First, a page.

Additional Benefits for Employees of the Commonwealth or Any of Its Localities In addition to those protections of USERRA, Virginia state and local government employees who are former servicemembers, reservists or members of the National Guard, receive additional protections under Virginia law: • Those employed by the Commonwealth or its localities receive 15 paid days of military leave per year when on federally funded military duty. • The state and localities may supplement the pay of reservists or guardsmen called to federal duty so that the employee is compensated the same as when called to active duty. The employer may also continue to provide health insurance and other existing benefits. • The Commonwealth also offers an additional death benefit if an employee of the Commonwealth or locality is killed in action in any armed conflict while serving as a reservist or with any unit of the Armed Services of the United States.

Pensions and Deferred Compensation Pursuant to USERRA, pensions and 401ks or other deferred compensation must be updated as though you had never been absent once you have contributed (if applicable) what you are required to contribute. You should check your pensions, 401ks, and other deferred compensation upon your return from military duty to ensure they are updated correctly.

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Health Care When you perform military service for thirty (30) days or less, USERRA requires the civilian employer to continue health care benefits as though you were still at work. If you are gone over 30 days, then your employer must offer COBRA-like coverage for up to twenty-four (24) months. Pursuant to USERRA, the employer can require you to pay one-hundred and two (102) percent of the cost of providing such insurance, with the extra two percent paying for administrative costs.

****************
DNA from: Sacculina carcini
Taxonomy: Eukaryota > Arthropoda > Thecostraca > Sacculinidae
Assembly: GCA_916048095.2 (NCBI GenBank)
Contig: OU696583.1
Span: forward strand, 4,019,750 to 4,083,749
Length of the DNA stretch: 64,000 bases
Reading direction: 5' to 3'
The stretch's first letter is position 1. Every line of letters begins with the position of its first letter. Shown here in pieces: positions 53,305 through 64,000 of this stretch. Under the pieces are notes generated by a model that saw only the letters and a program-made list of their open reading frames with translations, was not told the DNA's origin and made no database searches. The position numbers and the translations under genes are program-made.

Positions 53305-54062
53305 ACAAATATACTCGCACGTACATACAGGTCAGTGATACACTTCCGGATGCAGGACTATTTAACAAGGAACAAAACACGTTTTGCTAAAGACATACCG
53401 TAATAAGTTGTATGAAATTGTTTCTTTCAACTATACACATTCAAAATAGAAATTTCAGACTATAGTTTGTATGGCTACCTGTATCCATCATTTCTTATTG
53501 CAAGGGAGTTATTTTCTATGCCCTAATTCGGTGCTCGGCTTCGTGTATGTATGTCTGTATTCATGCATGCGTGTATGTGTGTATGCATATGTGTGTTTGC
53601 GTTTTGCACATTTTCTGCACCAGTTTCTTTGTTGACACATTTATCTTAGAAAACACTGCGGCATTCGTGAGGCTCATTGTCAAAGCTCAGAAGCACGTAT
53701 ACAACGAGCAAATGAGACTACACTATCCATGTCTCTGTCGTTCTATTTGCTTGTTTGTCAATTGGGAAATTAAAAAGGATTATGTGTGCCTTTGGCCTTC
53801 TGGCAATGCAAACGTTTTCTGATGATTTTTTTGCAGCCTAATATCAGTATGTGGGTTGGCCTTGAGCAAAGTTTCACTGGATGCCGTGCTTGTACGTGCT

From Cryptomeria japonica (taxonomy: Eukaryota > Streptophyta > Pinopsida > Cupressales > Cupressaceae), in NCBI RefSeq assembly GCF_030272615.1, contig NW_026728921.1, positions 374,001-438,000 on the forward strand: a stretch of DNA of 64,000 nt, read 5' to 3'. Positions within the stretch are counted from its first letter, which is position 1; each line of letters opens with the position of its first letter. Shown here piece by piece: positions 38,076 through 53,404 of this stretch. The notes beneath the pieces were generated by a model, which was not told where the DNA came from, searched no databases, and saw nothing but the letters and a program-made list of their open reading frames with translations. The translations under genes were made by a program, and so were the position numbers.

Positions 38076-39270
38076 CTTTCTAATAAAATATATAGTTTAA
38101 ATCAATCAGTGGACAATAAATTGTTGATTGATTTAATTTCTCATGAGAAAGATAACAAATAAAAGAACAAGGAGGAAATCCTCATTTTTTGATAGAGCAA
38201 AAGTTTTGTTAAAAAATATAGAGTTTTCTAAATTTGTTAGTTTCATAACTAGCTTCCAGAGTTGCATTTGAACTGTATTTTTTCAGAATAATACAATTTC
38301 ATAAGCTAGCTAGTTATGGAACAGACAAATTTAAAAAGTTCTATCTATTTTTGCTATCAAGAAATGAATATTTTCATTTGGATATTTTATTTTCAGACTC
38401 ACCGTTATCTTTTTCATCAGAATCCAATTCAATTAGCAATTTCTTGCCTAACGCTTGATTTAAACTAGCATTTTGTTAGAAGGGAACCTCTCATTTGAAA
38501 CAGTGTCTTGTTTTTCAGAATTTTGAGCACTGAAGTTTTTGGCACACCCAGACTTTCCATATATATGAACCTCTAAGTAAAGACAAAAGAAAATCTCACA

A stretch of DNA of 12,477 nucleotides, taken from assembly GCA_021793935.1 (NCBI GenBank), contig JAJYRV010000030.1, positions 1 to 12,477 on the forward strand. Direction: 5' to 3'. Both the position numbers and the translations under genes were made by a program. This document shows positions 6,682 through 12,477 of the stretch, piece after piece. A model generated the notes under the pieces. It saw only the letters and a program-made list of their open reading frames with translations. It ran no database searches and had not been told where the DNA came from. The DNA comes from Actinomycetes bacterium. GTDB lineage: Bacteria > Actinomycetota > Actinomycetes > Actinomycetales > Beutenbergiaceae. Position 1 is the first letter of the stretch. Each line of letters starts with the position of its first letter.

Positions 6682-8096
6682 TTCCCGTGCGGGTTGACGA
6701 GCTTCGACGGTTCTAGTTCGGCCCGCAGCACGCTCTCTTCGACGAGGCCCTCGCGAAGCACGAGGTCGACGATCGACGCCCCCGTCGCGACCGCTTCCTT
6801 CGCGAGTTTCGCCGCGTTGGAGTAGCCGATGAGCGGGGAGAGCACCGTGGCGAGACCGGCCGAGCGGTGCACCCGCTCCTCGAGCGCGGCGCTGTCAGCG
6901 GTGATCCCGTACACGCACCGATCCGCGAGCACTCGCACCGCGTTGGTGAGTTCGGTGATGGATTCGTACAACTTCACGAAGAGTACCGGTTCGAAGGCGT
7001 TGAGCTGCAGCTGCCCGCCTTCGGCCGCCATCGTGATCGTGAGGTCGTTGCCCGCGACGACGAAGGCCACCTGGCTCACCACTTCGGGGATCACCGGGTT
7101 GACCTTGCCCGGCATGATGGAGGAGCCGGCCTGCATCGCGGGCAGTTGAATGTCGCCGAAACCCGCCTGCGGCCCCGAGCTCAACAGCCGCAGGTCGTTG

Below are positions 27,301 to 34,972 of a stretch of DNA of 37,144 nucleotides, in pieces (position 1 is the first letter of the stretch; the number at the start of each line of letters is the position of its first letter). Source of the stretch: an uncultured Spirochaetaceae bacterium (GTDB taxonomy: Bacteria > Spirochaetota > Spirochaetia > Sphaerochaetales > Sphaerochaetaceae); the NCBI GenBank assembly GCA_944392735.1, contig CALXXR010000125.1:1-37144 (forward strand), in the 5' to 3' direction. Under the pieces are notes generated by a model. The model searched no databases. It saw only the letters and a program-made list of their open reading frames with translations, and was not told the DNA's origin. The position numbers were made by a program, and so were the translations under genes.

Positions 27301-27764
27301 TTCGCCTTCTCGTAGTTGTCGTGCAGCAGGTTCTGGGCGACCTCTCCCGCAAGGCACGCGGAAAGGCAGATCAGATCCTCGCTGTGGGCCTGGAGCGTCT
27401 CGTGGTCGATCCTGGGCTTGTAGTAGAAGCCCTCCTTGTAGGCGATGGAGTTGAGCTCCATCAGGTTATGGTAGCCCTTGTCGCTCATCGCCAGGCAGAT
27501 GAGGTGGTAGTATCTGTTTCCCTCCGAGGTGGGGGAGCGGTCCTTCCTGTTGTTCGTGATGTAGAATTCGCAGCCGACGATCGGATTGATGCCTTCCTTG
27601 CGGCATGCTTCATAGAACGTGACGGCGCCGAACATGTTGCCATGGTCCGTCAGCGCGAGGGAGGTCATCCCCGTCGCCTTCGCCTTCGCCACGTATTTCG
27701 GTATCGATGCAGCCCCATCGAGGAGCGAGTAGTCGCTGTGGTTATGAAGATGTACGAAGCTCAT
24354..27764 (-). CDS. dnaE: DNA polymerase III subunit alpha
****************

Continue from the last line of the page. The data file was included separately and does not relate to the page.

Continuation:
What to do if You Believe that Your USERRA Rights Were Violated If you feel that your employer or prospective employer has discriminated against you due to your military status or that your employer has denied you reemployment or benefits of employments to which you are entitled, you have several options. • You may attempt to resolve the issue with your employer on your own. • You may contact the Employer Support of the Guard and Reserve (ESGR), a Department of Defense program, which assists employees and employers in understanding the protections of USERRA. You may visit ESGR’s website - http://www.esgr.mil/ - or contact ESGR’s customer service at 800-336-4590. If you are unable to work out a conflict with your employer related to your military obligations, ESGR offers free, informal mediation services to assist you in resolving your dispute. You may make a request for mediation by filling out an online form at http://www.esgr.mil/USERRA/USERRA-Contact/USERRA-Support-Request.aspx?t=1. Alternatively, you may also contact ESGR at 800-336-4590. • You may file an administrative complaint with the local United States Department of Labor, Veterans Employment and Training Service (VETS). The Department’s website provides contact information for the local VETS offices at https://www.dol.gov/vets/aboutvets/regionaloffices/philadelphia.htm#va. VETS is authorized to investigate and resolve complaints of USERRA violations. If VETS is unable to resolve your claim, you may request that your case be referred to the Department of Justice or the Office of Special Counsel for representation 804.786.7269 or 804.786.5436. • Additionally, you may file a lawsuit against your employer if you believe it has violated your USERRA rights. You may pursue just one or multiple of the above options.